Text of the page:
Tuesday, 12 March 2019

Alfred Adler

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My only connection with Alfred Adler was through a nice Young Fogey (the phrase had not then been coined) High Churchman at Corpus. (I rather avoided Young Fogeys and wanted wholly without success to be in the cool set at Cambridge). He told me that he went to a barber in Hove, who cut his hair for 50p. 

He said that when he told his barber that he had won a place at Cambridge the man replied 
You must be very intelligent, sir. My grandfather was very intelligent. He was a professor. You might have heard of him. His name was Adler.
My friend was left wondering why Adler's grandson was cutting hair in Hove for 50p a time and I was left wondering that and thinking, not for the first time, that my friend's pudding basin haircut was the worst I ever saw.

Here are some thoughts of Alan's barber's grandfather.


The chief danger in life is that you may take too many precautions.

A clumsy right hand cannot be trained into a skillful right hand by taking thought, by wishing it were less clumsy, or even by avoiding clumsiness. It can become skillful only by exercise in practical achievements, and the incentive to the achievement must be more deeply felt than the discouragement at the hitherto existent clumsiness.


There is no such thing as talent. There is pressure.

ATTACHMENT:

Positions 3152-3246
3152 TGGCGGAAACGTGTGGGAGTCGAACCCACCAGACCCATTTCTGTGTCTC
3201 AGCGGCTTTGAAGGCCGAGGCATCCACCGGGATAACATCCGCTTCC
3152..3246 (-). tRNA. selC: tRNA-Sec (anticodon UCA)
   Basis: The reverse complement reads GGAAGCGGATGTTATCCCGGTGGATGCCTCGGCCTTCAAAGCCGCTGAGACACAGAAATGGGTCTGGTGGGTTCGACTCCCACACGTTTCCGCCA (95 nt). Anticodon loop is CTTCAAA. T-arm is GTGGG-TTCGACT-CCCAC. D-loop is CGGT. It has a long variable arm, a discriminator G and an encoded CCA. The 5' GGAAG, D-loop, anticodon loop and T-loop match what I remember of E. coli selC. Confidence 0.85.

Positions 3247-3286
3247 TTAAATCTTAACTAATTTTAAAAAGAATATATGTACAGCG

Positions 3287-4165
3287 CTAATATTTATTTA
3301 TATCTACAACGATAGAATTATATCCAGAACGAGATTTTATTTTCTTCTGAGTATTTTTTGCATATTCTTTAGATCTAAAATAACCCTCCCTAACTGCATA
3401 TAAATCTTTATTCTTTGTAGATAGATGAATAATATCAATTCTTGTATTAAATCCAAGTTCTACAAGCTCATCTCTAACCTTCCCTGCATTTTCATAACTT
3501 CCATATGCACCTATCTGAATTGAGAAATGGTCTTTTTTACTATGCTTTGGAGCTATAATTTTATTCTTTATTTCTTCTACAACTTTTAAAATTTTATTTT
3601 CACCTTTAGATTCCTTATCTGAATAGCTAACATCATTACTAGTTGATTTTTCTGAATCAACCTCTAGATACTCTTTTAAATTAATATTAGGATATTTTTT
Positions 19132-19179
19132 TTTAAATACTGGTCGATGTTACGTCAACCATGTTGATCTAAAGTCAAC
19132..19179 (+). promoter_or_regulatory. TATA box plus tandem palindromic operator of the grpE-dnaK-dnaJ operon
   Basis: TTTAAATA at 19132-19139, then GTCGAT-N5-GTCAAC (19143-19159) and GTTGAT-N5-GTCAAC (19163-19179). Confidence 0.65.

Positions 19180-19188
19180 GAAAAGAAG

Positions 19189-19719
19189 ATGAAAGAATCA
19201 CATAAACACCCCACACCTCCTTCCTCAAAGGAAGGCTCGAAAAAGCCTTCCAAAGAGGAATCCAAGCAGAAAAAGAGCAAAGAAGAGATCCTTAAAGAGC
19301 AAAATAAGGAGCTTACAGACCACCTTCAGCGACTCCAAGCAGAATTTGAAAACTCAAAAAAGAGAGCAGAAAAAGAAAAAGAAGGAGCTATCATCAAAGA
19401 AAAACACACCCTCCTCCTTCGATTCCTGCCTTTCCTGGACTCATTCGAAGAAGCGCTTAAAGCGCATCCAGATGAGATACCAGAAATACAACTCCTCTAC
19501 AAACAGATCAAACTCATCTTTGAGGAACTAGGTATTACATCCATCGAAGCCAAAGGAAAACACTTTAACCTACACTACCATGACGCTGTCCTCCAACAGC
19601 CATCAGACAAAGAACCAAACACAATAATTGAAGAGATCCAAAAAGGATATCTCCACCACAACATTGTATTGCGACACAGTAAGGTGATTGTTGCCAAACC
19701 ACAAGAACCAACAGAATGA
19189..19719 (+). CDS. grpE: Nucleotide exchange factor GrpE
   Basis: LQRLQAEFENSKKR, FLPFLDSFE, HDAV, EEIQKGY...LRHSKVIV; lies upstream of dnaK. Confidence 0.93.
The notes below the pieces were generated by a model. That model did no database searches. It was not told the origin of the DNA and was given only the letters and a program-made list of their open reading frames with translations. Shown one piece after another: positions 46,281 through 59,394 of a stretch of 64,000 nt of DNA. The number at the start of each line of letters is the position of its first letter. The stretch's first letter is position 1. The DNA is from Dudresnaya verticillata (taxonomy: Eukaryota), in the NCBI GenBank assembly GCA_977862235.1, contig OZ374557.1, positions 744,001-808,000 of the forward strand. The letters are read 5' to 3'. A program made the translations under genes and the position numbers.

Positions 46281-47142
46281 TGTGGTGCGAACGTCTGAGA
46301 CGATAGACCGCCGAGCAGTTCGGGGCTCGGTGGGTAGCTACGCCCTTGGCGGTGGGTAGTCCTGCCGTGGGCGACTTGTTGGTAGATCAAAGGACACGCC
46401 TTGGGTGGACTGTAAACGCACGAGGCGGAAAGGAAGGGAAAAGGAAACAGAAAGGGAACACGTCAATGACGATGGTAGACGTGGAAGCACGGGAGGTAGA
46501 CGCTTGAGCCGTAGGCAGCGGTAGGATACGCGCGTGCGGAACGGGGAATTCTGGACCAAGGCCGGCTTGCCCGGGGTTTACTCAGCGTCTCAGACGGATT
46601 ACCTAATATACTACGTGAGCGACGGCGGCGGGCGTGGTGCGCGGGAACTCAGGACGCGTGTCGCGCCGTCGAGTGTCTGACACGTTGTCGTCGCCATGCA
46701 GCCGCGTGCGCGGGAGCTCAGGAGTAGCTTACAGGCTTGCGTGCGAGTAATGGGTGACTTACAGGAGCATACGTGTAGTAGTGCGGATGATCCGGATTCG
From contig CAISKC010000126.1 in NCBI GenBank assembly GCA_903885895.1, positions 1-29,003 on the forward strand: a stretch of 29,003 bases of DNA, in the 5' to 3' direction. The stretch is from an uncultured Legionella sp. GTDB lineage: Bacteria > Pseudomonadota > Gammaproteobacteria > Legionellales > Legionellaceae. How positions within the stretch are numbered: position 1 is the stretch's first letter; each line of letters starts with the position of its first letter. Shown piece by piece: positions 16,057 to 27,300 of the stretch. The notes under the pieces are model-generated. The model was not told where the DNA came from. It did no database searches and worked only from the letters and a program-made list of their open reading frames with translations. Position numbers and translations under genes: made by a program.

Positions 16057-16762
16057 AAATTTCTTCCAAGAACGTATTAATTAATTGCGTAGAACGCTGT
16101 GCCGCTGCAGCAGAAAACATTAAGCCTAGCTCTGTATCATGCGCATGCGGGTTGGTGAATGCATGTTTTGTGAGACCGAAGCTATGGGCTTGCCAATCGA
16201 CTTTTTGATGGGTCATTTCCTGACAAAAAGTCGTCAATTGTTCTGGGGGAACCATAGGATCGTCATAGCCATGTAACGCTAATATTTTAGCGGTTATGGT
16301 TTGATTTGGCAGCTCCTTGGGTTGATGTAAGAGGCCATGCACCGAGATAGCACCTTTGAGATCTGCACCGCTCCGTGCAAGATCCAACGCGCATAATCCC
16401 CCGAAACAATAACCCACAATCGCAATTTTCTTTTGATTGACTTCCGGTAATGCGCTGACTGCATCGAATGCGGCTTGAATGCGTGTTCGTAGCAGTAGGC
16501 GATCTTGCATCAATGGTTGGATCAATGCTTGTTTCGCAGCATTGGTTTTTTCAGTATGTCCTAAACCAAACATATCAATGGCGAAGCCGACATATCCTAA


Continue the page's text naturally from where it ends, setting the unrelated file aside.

More important than innate disposition, objective experience, and environment is the subjective evaluation of these. Furthermore, this evaluation stands in a certain, often strange, relation to reality.

Meanings are not determined by situations, but we determine ourselves by the meanings we give to situations.

Every therapeutic cure, and still more, any awkward attempt to show the patient the truth, tears him from the cradle of his freedom from responsibility and must therefore reckon with the most vehement resistance.

Every individual acts and suffers in accordance with his peculiar teleology, which has all the inevitability of fate, so long as he does not understand it.

Neurosis is the natural, logical development of an individual who is comparatively inactive, filled with a personal, egocentric striving for superiority, and is therefore retarded in the development of his social interest, as we find regularly among the more passive pampered styles of life.

The neurotic is nailed to the cross of his fiction.

We should not be astonished if in the cases where we see an inferiority complex we find a superiority complex more or less hidden.

Behind everyone who behaves as if he were superior to others, we can suspect a feeling of inferiority which calls for very special efforts of concealment. It is as if a man feared that he was too small and walked on his toes to make himself seem taller.

All neurotic symptoms have as their object the task of safeguarding the patient's self-esteem and thereby also the lifeline into which he has grown.

In the investigation of a neurotic style of life we must always suspect an opponent, and note who suffers most because of the patient's condition. Usually this is a member of the family. There is always this element of concealed accusation in neurosis, the patient feeling as though he were deprived of his right--that is, of the center of attention--and wanting to fix the responsibility and blame upon someone.

The self-bound individual always forgets that his self would be safeguarded better and automatically the more he prepares himself for the welfare of mankind, and that in this respect no limits are set for him.



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